When I was 7 or 8, I had a Fonzie poster in my room, and I had a blue Fonzie T-shirt. Now I realize Henry Winkler is kind of a dork.
I knew I wanted to be a journalist when I was a junior in high school.
Why didn’t anybody talk me out of it?
The reason Jiffy Lube only charges $19 for an oil change is because they try to make their real money by selling you a lot of other overpriced services and parts. I know that, so I only fall for it about half the time.
I used to work in my dad’s warehouse in the summers, loading and unloading trucks, filling orders and helping him make deliveries around the school district. If someone drops a pallet of pickles on your foot, it will hurt and you will say bad words whether you want to or not.
You also will get the afternoon off.
Here are some cool things I have seen in person:
Shed Aquarium, Sea World, swimming with sting rays in the Cayman Islands
Batman Ride at Six Flags, Mr. Freeze Ride at Six Flags, the Mamba at Worlds of Fun
Abe Lincoln’s house in Illinois
Cooperstown, N.Y., and the Baseball Hall of Fame
Pikes Peak and the Garden of the Gods in Colorado and the Green Mountains in Vermont
The Pretty Prairie Rodeo (the largest night rodeo in Kansas!)
Two Final Fours, two bowl games, one World Series and one golf major
“Avenue Q” and other Broadway shows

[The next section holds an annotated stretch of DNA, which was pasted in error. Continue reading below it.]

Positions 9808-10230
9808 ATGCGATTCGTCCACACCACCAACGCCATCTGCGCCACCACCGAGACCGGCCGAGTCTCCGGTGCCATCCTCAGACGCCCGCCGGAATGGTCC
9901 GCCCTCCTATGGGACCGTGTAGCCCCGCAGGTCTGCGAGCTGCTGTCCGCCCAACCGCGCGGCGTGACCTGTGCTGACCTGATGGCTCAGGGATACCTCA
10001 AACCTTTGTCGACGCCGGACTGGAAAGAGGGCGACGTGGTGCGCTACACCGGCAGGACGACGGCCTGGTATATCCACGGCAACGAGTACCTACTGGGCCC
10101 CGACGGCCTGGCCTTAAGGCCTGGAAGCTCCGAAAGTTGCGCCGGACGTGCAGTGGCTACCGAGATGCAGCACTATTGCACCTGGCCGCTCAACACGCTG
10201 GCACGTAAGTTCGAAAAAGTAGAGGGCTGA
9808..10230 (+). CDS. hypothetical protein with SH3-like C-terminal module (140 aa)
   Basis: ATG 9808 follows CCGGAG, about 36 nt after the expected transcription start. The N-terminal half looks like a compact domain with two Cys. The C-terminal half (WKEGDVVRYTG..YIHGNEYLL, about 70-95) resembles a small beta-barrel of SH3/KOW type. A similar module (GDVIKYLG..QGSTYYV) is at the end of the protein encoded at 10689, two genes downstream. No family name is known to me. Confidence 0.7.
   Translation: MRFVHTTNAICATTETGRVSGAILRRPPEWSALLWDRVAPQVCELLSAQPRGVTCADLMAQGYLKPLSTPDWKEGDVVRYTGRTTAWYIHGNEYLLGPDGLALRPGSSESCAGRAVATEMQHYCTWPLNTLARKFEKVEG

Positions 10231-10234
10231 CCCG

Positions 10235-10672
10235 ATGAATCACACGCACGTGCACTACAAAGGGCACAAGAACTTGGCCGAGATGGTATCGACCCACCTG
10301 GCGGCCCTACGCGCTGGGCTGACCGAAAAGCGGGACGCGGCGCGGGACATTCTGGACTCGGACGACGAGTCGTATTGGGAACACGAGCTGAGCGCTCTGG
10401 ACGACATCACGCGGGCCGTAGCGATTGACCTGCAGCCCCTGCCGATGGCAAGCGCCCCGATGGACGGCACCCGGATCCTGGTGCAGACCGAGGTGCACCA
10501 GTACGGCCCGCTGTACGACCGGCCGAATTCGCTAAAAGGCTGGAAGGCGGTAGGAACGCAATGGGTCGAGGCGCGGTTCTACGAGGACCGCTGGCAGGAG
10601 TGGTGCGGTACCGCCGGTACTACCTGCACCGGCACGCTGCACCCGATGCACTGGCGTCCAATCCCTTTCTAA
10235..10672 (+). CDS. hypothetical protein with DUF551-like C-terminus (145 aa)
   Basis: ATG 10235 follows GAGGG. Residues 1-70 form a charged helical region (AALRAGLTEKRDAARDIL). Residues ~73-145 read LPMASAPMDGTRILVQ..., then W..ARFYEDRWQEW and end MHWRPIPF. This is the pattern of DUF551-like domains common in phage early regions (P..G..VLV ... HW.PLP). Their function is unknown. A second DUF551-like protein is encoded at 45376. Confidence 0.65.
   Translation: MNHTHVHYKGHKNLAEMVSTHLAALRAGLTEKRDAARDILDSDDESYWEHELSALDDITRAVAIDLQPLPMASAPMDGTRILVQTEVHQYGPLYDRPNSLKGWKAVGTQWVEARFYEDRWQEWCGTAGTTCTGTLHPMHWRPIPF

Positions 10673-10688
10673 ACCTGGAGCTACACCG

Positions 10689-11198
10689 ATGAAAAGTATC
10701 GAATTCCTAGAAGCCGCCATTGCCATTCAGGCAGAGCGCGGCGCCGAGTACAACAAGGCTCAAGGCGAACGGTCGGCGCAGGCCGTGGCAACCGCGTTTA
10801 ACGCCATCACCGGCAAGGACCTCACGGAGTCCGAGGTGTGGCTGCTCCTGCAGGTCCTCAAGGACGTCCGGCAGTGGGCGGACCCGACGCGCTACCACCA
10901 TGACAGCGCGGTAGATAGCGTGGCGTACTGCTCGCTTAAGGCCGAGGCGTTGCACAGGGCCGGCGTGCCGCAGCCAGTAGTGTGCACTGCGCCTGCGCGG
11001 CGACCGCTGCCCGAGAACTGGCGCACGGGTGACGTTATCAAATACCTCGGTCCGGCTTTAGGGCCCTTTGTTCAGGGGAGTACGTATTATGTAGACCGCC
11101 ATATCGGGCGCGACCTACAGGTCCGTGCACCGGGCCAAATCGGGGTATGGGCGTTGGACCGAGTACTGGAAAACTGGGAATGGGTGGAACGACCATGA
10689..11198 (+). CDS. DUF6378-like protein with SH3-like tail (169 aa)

The Gateway Arch
Statue of Liberty
Freedom Trail in Boston, Liberty Bell in Philadelphia and the monuments in Washington, D.C.
Wrigley Field, Fenway Park, Yankee Stadium
Spring training in Tempe and Tucson, Arizona
Mayan ruins in Mexico
Sears Tower and New York skyscrapers
My uncle Jim Murphy’s back yard.
Kids get excited about stupid stuff. In elementary school I found 50 cents on the playground. Rather than pocket it, I told the principal. What a dumb kid. The principal said if nobody claimed it by the end of the week, I could have it. What a deal. All week I was excited about what I would do with the money (50 cents was a lot of loot for a kid in 1978). Nobody claimed the money, and I did get to keep it. I don’t remember what I did with those quarters, but I would guess I turned them in for a couple of packs of baseball cards.
More recently I found a $100 bill on the sidewalk near our house. I didn’t ask anyone if I could keep it.
Dumb things I have done with cars ...
In high school I once was backing my car out of the garage to wash it. Since I wasn’t going anywhere, I didn’t shut the door all the way. The door swung open and clipped the side of the garage and damaged the garage door. Dad fixed it and didn’t even yell at me. What a guy.